Opponents of the Raven Coal Mine proposal are backing a move this week asking the Vancouver Island Health Authority to issue a Hazard Prevention Order to address any potential risk to drinking water.
The University of Victoria Environmental Law Clinic has asked VIHA’s Drinking Water Officer to issue the order, and the request is supported by CoalWatch president John Snyder.
“Speaking as a private water well owner in Fanny Bay, I also support this request for a Hazard Prevention Order,” said Snyder. “The protection of our precious water supply should be paramount, and the fact that the UVic Environmental Law Clinic has made this extraordinary request is significant indeed.”
When asked for comment by The NEWS, VIHA’s communications department issued the following statement: “Our Medical Health Officer for North Island received the letter on Monday, and will now conduct a careful review and consideration of its request, which will take time.”
The terms of reference for submitting an application to the government for this project were finalized in June, 2012. In September, 2012, Raven project manager Don Birkshire told a Parksville audience the company would file its application in October of last year. The application has yet to be filed.
“The ball’s in their court,” Snyder told The NEWS in an interview Wednesday. “We are waiting for them to submit their application. We think we are taking proactive measures instead of reactive measures.”
According to a news release from the law clinic, the request was made pursuant to the Drinking Water Protection Act on behalf of CoalWatch Comox Valley Society. The release says the request is supported by two water suppliers below the proposed coal mine — Fanny Bay Waterworks and Ships Point Improvement District.
The UVic clinic says it submitted an expert opinion from a hydro-geologist and engineer that provides evidence that:
• the mine is likely to release heavy metals such as arsenic into streams either used directly for drinking water or connected to aquifers used as drinking water sources
• under the current environmental assessment process, the planned assessment and monitoring program for the mine is “very weak” and is likely to not mitigate the risk adequately.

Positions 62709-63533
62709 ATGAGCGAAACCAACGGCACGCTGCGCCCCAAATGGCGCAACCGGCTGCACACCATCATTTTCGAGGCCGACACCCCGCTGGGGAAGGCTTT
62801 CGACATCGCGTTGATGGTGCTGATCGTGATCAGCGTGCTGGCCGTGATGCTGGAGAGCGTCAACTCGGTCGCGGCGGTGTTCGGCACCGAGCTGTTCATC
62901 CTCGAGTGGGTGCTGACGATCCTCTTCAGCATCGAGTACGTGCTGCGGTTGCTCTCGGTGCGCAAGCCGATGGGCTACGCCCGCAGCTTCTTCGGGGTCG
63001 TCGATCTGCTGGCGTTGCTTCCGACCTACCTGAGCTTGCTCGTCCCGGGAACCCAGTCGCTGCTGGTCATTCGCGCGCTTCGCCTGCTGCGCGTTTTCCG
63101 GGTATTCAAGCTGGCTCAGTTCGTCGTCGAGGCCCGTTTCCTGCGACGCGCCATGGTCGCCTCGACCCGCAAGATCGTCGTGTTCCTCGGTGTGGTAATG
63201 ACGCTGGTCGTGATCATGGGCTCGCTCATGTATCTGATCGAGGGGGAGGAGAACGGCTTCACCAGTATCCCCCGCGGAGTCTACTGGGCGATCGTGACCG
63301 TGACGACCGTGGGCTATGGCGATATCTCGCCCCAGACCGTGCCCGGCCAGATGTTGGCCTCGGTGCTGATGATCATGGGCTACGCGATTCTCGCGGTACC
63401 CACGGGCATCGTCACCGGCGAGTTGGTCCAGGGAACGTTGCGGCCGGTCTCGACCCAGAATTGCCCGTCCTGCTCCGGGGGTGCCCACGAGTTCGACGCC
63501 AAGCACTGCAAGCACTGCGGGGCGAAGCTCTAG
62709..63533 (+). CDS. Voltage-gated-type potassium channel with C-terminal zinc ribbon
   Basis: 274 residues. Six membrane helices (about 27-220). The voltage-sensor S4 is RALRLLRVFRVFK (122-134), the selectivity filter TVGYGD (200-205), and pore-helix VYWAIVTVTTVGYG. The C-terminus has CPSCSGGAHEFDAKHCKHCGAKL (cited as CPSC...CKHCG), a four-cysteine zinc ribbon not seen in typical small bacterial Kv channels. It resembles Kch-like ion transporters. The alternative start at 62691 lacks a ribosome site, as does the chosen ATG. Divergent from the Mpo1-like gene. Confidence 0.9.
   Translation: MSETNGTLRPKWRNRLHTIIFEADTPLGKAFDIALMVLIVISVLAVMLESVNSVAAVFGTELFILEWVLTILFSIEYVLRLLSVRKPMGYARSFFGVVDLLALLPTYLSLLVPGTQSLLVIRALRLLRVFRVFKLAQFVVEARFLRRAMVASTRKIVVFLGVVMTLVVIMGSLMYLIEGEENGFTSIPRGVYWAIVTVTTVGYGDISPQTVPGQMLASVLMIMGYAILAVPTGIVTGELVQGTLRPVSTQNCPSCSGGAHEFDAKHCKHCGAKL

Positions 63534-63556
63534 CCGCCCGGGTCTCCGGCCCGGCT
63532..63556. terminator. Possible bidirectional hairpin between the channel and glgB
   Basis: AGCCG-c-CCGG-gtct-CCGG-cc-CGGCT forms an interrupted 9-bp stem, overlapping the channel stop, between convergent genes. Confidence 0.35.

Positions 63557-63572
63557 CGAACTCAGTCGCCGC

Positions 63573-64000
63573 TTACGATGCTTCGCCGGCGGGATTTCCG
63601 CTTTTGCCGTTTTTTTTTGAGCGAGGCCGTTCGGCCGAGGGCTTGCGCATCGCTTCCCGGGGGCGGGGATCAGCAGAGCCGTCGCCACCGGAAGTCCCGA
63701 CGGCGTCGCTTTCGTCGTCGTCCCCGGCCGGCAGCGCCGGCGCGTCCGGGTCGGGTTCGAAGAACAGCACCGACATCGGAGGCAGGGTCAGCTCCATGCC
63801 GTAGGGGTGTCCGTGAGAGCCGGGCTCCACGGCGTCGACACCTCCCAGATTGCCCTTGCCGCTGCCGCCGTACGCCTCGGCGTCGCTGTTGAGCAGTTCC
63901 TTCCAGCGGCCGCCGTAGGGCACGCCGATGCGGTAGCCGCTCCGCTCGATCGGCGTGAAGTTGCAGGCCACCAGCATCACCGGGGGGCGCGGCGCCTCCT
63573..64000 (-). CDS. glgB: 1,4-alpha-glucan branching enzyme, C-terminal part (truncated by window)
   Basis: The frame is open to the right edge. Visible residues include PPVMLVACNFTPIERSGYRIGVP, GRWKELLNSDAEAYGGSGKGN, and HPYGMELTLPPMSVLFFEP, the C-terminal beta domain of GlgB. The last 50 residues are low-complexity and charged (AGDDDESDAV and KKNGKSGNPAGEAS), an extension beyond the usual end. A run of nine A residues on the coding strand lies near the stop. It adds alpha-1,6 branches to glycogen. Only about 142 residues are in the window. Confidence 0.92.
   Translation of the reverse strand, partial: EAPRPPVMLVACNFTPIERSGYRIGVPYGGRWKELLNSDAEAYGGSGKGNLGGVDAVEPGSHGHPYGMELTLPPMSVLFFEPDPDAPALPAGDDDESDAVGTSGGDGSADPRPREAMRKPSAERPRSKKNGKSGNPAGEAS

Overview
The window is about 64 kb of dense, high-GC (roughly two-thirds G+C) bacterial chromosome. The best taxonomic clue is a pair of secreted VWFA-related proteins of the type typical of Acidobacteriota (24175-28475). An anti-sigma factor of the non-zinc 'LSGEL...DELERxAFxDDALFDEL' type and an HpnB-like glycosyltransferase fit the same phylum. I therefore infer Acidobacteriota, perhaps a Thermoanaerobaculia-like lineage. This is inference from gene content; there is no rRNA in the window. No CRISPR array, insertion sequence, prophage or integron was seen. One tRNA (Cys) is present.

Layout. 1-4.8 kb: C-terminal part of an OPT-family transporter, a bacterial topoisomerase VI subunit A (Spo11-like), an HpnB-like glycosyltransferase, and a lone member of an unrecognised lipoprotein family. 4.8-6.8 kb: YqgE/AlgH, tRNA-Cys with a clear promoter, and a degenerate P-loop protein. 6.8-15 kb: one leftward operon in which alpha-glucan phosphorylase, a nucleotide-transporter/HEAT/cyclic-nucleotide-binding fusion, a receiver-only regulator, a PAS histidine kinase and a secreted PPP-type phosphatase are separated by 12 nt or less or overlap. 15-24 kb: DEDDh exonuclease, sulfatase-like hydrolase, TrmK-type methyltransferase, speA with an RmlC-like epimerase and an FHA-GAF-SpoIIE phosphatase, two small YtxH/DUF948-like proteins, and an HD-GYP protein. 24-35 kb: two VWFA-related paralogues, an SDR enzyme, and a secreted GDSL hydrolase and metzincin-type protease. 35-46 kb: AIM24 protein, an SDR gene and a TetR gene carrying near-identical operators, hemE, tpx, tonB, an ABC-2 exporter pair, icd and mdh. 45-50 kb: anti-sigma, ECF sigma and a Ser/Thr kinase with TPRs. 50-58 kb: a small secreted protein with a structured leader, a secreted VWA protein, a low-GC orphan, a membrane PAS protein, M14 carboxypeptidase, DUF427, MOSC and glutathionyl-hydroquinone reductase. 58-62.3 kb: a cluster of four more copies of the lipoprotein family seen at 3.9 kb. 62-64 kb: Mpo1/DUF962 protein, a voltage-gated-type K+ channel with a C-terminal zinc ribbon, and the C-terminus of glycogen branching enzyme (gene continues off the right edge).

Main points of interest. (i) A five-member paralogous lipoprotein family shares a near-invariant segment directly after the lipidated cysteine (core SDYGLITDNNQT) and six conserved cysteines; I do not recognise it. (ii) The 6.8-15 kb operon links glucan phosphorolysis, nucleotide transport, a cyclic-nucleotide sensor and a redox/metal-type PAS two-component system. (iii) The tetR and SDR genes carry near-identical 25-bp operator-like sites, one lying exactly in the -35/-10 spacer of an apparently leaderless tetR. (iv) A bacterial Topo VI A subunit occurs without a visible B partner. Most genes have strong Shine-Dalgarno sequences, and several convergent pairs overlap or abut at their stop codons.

The clinic submission provides information about the risks of Acid Mine Drainage, which it says destroyed the fishery in the Tsolum River, once created one of North America’s largest point sources of metal pollution at Brittania Creek, and caused the 1993 B.C. State of the Environment Report to state that Acid Mine Drainage was “one of the main sources of chemical threats to groundwater quality” in B.C.
The submission cites numerous examples of where mine-contaminated water has affected human health. It also notes that Comox Valley Regional District, Comox Town Council and Courtenay City Council have recently passed motions to oppose the further processing of the Raven project application by government, until comprehensive aquifer mapping of the aquifers that could be affected by the proposed Raven Coal Mine Project is done.
No communities in the Parksville Qualicum Beach region have passed motions in regards to the project. The Parksville and District Chamber of Commerce voiced its support in October of last year.
In a letter to VIHA this week, officials with the Compliance Energy Corporation, owners of the proposed mine, said the request by the law clinic and CoalWatch was “unnecessary.”
“The suggestion that there is a significant risk of an imminent drinking water health hazard in these circumstances is simply not true,” wrote Compliance president John Tapics. “Once an application is filed (VIHA) and the general public will have an opportunity to review the adequacy of the information provided. Drinking water protection, and the subject of groundwater in general, will be addressed in detail in the application.”
Compliance community liaison Candy-Lea Chickite told The NEWS on Wednesday the company expects to submit its application in the first quarter of 2013. The proposed Raven project is located five kilometres west of the Buckley Bay ferry terminal. Berkshire said in September, 2012 the total underground area of the mine would be 3,100 hectares. He also said the project would create 350 jobs in the mine and port facility in Port Alberni.